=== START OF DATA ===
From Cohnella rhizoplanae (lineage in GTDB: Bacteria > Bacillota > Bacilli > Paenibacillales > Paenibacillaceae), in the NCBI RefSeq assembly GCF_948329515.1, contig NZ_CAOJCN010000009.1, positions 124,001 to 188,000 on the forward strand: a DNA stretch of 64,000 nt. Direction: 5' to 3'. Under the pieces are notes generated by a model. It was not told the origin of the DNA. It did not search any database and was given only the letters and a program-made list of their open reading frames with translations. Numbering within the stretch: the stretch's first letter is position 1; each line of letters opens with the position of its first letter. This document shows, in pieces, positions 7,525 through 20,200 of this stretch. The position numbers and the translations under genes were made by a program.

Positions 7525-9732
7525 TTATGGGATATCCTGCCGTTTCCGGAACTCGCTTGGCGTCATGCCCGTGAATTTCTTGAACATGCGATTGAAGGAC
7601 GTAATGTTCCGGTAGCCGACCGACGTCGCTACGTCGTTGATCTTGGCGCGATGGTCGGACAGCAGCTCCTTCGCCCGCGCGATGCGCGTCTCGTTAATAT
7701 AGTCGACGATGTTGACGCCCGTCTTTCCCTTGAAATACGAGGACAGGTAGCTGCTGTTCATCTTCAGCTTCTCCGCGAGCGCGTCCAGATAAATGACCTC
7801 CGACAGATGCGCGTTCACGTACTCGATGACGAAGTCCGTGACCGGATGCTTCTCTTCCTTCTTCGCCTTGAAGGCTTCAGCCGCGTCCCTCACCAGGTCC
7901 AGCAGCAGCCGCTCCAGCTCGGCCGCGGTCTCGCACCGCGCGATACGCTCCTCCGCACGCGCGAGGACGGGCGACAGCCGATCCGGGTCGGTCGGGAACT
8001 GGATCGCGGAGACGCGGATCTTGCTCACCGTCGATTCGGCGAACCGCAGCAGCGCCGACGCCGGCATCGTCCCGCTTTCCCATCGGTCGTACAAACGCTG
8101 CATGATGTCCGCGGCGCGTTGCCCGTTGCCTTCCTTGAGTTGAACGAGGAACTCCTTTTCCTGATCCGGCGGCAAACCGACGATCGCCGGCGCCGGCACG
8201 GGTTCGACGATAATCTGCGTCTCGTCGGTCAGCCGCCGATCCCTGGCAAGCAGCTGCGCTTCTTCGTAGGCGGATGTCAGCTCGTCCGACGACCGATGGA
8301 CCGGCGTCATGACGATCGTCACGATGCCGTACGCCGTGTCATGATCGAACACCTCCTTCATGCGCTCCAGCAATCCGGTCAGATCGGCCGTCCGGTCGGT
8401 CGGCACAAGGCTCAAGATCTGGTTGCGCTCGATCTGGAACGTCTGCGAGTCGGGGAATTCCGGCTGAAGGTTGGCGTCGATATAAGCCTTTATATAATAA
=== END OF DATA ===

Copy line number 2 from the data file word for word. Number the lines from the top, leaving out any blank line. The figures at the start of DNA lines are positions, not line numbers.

Positions 7525-9732